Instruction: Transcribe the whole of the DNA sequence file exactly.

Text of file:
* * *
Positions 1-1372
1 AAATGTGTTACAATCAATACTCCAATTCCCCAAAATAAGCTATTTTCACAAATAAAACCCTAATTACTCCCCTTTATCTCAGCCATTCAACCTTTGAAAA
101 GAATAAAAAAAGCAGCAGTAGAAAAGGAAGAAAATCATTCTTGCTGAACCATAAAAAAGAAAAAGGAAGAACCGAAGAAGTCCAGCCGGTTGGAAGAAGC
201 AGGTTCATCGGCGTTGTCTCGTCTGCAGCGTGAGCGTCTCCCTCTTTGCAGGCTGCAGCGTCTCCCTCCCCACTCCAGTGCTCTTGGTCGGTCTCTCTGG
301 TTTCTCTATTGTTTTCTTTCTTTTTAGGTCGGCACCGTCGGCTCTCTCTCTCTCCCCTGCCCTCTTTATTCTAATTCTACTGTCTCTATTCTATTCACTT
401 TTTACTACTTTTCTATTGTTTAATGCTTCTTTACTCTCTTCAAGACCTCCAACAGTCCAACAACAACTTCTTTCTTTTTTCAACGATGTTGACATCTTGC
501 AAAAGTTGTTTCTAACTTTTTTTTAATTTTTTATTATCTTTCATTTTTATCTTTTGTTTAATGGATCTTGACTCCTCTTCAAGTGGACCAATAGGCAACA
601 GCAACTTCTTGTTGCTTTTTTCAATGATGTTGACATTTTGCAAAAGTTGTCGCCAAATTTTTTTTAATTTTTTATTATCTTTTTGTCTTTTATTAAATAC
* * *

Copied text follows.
Positions 1-1372
1 AAATGTGTTACAATCAATACTCCAATTCCCCAAAATAAGCTATTTTCACAAATAAAACCCTAATTACTCCCCTTTATCTCAGCCATTCAACCTTTGAAAA
101 GAATAAAAAAAGCAGCAGTAGAAAAGGAAGAAAATCATTCTTGCTGAACCATAAAAAAGAAAAAGGAAGAACCGAAGAAGTCCAGCCGGTTGGAAGAAGC
201 AGGTTCATCGGCGTTGTCTCGTCTGCAGCGTGAGCGTCTCCCTCTTTGCAGGCTGCAGCGTCTCCCTCCCCACTCCAGTGCTCTTGGTCGGTCTCTCTGG
301 TTTCTCTATTGTTTTCTTTCTTTTTAGGTCGGCACCGTCGGCTCTCTCTCTCTCCCCTGCCCTCTTTATTCTAATTCTACTGTCTCTATTCTATTCACTT
401 TTTACTACTTTTCTATTGTTTAATGCTTCTTTACTCTCTTCAAGACCTCCAACAGTCCAACAACAACTTCTTTCTTTTTTCAACGATGTTGACATCTTGC
501 AAAAGTTGTTTCTAACTTTTTTTTAATTTTTTATTATCTTTCATTTTTATCTTTTGTTTAATGGATCTTGACTCCTCTTCAAGTGGACCAATAGGCAACA
601 GCAACTTCTTGTTGCTTTTTTCAATGATGTTGACATTTTGCAAAAGTTGTCGCCAAATTTTTTTTAATTTTTTATTATCTTTTTGTCTTTTATTAAATAC